To answer your first question, yes -- the Cherry Poppin’ Daddies are still around. Additionally, they’ve just released a new album, and no, it’s NOT swing. No, they haven’t "abandoned their roots"; the Daddies were never a “swing band” to begin with. Believe it or not, they’ve released four studio albums (and one all-swing compilation) since their inception in 1988, all filled to the brim with rock, funk, swing, ska, jazz and punk, with a bit of country, glam rock, disco and grunge thrown in for good measure. Now freed from the major label shackles of the short-lived and much-reviled swing revival that pigeonholed them into double-platinum superstardom, they've returned with Susquehanna.
In a very admirable move, the Daddies haven’t degraded themselves to giving in and catering towards their "swing band" image; they’ve retained the same multi-genre concept album approach as seen on their previous work. Every single track is composed in an entirely different genre (this time with a predominantly Latin vibe), with all its songs united under the same lyrical theme: Each track is a narrative where the song’s characters reflect on times of their lives, both good and bad. That being said, Susquehanna is obviously not an easily accessible album to the average listener; how much eclecticism you can handle is the determining factor in whether you find the album fresh and varied or jumbled and inconsistent.
However, it’s the most musically simplistic songs that make up Susquehanna's standout tracks. In what may be the band’s finest song, "Hi and Lo" finds the Daddies trying their hand at ska-punk á la the Mighty Mighty Bosstones, skipping along at a pleasant upstroke-heavy speed before arriving at a breathtakingly epic chorus to rival "The Impression That I Get"; with powerful guitars and a fantastic hornline, lead singer Steve Perry strongly, earnestly yelps "I’ve been high / but mostly low / A lifelong lodger on a dead-end road / But I like mine / to shine like gold / The darkest hour turned brighter than a rose." This is ska-punk at its absolute finest, a product of quality songwriting and musicianship, and a song that is possibly better than Reel Big Fish’s entire repertoire; ska fans burnt out on the superficially sunny and wacky vibe that the genre's adopted since its mainstream explosion would be hard-pressed to argue.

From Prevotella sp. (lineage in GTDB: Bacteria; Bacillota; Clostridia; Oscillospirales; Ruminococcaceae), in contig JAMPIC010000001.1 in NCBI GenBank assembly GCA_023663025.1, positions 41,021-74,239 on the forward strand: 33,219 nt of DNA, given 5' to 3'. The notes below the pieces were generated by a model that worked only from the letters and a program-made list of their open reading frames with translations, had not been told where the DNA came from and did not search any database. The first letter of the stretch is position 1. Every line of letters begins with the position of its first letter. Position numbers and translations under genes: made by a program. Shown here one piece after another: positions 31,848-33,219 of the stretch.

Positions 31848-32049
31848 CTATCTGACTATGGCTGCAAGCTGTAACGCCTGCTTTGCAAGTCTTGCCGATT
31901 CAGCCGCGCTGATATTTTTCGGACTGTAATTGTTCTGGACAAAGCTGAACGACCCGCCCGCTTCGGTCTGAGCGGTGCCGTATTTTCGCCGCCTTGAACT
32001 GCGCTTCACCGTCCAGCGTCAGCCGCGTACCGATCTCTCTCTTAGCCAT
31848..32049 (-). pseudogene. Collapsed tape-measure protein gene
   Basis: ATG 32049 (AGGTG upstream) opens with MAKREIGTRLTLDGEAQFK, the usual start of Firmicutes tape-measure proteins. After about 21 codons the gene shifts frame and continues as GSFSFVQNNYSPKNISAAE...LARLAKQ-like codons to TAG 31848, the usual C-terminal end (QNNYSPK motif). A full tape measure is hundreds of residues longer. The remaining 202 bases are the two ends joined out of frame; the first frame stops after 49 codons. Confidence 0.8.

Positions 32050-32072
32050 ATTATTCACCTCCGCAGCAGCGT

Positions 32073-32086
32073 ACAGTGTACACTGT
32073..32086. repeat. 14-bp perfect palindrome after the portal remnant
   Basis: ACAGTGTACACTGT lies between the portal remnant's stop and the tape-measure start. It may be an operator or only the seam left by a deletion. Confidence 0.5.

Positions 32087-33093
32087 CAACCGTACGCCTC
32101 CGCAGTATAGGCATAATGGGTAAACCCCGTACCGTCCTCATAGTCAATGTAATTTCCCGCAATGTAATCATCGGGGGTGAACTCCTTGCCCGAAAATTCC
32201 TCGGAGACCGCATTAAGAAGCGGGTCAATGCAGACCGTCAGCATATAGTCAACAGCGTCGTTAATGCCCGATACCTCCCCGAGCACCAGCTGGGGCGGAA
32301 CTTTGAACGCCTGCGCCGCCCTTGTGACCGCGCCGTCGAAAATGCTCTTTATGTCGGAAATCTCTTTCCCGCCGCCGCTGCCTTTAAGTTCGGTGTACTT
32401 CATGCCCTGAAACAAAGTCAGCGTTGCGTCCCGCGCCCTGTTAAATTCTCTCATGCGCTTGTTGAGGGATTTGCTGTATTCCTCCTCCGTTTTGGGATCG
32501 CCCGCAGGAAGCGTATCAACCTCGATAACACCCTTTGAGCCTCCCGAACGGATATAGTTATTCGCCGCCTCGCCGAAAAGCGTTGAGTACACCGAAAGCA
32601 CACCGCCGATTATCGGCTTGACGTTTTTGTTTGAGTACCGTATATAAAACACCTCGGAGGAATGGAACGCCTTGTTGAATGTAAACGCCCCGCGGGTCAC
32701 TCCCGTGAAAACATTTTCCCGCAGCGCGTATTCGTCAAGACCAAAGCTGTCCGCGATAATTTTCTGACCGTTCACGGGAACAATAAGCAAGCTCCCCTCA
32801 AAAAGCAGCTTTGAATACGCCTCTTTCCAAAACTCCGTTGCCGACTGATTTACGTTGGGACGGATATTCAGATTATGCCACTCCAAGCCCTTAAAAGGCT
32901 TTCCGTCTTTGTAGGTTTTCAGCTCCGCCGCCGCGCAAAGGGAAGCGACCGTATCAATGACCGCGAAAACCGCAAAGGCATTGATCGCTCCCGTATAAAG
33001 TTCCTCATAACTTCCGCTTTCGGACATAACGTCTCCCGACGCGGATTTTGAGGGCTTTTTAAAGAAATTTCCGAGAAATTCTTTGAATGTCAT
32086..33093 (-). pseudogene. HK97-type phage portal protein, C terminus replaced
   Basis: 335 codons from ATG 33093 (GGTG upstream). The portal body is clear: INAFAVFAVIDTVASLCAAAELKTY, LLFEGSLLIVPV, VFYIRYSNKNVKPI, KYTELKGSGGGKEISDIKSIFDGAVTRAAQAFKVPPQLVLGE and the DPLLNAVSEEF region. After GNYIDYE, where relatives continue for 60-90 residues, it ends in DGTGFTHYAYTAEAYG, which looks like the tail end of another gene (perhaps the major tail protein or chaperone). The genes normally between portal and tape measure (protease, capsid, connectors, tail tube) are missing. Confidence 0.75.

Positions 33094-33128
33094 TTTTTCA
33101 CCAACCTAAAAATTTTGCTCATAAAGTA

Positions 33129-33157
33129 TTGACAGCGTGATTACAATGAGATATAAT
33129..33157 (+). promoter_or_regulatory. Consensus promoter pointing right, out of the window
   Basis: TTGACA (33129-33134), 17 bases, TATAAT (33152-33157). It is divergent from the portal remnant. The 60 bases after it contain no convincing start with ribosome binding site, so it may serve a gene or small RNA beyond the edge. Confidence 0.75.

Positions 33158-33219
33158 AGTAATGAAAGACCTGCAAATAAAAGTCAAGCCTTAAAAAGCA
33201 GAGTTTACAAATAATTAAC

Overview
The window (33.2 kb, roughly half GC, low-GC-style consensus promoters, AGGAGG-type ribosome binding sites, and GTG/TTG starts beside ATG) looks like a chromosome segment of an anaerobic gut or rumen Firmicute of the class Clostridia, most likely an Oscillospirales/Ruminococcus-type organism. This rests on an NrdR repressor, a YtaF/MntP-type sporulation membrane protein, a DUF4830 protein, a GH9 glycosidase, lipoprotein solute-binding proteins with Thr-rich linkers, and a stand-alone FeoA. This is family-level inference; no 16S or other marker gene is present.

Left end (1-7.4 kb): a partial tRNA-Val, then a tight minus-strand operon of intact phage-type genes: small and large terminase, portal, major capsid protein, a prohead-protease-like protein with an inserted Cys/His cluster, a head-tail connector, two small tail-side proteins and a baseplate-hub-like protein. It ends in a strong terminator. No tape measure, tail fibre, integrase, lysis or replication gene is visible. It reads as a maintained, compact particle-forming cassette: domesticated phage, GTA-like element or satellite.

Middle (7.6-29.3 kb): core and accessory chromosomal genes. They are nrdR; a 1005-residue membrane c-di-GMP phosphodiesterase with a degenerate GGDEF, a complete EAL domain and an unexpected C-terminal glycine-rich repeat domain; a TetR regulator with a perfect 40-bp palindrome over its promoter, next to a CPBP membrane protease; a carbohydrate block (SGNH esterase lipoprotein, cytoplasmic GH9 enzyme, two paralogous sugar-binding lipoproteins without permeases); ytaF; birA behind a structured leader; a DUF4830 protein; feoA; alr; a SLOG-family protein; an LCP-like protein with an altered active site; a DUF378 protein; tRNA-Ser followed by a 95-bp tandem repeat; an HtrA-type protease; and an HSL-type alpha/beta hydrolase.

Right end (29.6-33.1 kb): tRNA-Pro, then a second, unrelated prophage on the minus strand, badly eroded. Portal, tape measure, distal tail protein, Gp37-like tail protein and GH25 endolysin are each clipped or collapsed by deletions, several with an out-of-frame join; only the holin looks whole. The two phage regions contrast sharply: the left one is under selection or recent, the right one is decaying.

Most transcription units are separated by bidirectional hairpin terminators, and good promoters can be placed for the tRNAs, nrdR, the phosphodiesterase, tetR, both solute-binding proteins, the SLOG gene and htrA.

Meanwhile, "White Trash Toodle-oo" is perhaps the most inventive thing ever done with neo-swing. The song bristles along with standard retro swing rhythm (with not-so-standard lyrics regarding a family with an abusive father and suicidal wife), before lunging aggressively into a full-on punk rock chorus. There’s even time for a peppy trumpet solo at the bridge! Here, the Daddies have realized swing’s true contemporary potential via the introduction of punk rock (much like the Bosstones did with ska music), presenting the musical evolution the swing revival desperately needed in its heyday. They may have arrived a bit late, of course, but they've done more than Brian Setzer could ever hope to do with swing.
The rest of the album is speckled with high points. Ska resurfaces in the form of "Hammerblow," a killer third wave tune, and "Blood Orange Sun," whose lyrics and vocals save it from its bland, Sublime-style reggae. Standard swing returns in the superb "Wingtips," whose moving lyrics are partially obscured by the overuse of the word "diaper" in the chorus. "Bust Out" is a Latin-flavored rock tune that works excellently as a dance number but not quite as the single the band wants it to be (the Spanish-language translation, "Arrancate," closes out the album). "The Mongoose and the Snake" successfully swings with swanky, hair-greasing rockabilly, while "Tom the Lion" swings with breezy, hip-shaking calypso. "Julie Grave" is a rockin’ throwback to the `70s, whose sing-along "na na na na" bridge is ripe for Bic-flicking. The album’s closer, "The Good Things," neatly ties everything together, musically and lyrically, in a surprisingly effective mellow rock fashion.
Susquehanna proves challenging at points. What furthers the album’s inaccessibility is the band’s approach to the more exotic genres; on "Breathe," while they nail the sound of bossa nova to a tee, the band doesn’t add an ounce of their personal uniqueness, making it just "a bossa nova song" rather than a "Cherry Poppin’ Daddies song" that would easily connect with the rest of the album‘s sound. Likewise, it’s hard to get into a traditional flamenco tune right after a straightforward rock song. While these tracks may work for some, the average rock or ska listener will find themselves frequently skipping them.
If you’re looking for another dose of watered-down novelty swing, stick with Big Bad Voodoo Daddy. The Daddies’ melange of styles is an acquired taste (as is Steve Perry’s nasally voice); however, if you’re willing to take the time to listen to something different that fits into that rare category of style AND substance, you can do no wrong with Susquehanna, the newest release from perhaps the most misunderstood and underappreciated band of the 1990s.